The Baldacci administration’s plan to have the state assume control of the operation of the county jail system does not sit well with the Maine Sheriffs’ Association – or with one sheriff whose jail would be closed.
“It’s just asinine,” said Piscataquis County Sheriff John Goggin.
The association’s executive director, Robert Howe, said from Augusta on Thursday that the proposal would likely end up costing taxpayers more in the long run and does not take into consideration the needs of local law enforcement agencies.
“We have a number of problems with it,” Howe said. “I don’t think it’s fair for the county taxpayer to pay for something they don’t have control over. We think the state’s assumptions about the cost savings are flawed.”
As an example, Howe pointed to the recommendation that four county jails, including those in Piscataquis and Waldo counties, be closed and converted into 72-hour holding facilities. He said counties would still have to pay for the personnel, heat and upkeep at the holding facilities while at the same time paying for the operations of a jail in another county. In addition, he said, the cost of transporting inmates to and from courthouses within the counties to jails outside the counties would skyrocket.
“The Department of Corrections is not in the law enforcement business and I don’t think they understand the needs of the law enforcement system,” he said.
Howe said the mission of county corrections and state corrections were not the same. He said the state incarcerates individuals for long periods of time. The counties, on the other hand, often hold inmates while they are awaiting trial or being held pending sentencing. The counties also use various pre-trial diversion programs to help reduce the cost of holding inmate.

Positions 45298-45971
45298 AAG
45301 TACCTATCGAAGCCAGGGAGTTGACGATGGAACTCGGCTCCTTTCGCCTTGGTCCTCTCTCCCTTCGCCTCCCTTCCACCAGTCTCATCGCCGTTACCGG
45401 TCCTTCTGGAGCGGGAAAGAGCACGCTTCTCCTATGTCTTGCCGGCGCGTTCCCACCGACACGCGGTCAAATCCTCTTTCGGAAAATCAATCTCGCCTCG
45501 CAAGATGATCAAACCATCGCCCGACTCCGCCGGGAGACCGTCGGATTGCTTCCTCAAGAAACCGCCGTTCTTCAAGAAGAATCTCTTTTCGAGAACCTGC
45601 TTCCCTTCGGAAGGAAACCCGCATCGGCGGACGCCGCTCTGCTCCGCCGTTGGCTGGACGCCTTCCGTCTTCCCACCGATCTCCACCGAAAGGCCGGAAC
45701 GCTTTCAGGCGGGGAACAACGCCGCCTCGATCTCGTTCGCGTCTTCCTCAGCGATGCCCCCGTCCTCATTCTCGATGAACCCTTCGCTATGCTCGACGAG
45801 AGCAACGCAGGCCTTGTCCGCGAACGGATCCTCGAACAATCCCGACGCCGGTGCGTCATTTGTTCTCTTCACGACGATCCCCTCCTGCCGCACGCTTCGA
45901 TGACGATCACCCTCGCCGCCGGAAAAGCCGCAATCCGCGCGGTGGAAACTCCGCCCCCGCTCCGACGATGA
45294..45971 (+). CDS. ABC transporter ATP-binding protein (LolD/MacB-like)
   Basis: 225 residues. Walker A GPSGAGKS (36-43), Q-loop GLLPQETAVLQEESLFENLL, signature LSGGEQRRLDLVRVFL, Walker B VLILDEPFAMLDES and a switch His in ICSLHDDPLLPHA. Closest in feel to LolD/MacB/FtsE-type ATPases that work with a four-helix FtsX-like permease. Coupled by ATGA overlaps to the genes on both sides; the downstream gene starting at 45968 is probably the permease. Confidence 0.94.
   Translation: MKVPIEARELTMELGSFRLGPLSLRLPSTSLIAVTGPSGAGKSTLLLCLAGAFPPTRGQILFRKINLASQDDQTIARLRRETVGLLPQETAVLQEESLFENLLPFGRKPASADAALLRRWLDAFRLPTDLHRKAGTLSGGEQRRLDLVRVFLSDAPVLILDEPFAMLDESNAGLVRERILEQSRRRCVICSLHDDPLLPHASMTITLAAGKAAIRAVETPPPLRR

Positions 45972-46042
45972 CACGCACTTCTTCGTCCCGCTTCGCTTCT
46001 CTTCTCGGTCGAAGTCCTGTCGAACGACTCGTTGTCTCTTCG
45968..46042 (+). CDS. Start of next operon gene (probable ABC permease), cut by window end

“We’re concerned that that may be lost if the state takes over,” Howe said.
Piscataquis County taxpayers will not save a nickel from the governor’s plan, according to Goggin.
In fact, closing the jail would mean a revenue loss of thousands of dollars a year, the sheriff said. He said the county expects about $500,000 this year in revenue from the boarding of federal prisoners, money the county uses to help reduce the county commitment.
Because of that, “We are one of the least expensive county jails in the state of Maine,” Goggin said.
He said the savings projected by the state are a “lot of smoke and mirrors right now. … If it wasn’t so ridiculous, it would almost be funny.”
What galls Goggin, he said, is “the lies” state officials told county jail officials earlier this year.
Goggin said county officials were told this summer that the jail consolidation concept was off the table for discussion, that it would go no further. Then at the “eleventh hour and 57th minute,” the governor finds he needs to make $10 million in cuts and the issue resurfaces.
“I don’t care for the lies that were told to us,” Goggin said.
Under the governor’s proposal, the costs in Piscataquis County would shift from operating a jail to running a transportation system, according to Goggin.
Inmates would have to be transported to and from the Penobscot County Jail, about an hour away. Piscataquis County would be at the mercy of Penobscot officials regarding expenses such as boarding fees and medical charges.
“It’s just going to displace the officers, the inmates, the witnesses and the victims,” Goggin said. “It’s going to add an additional expense.”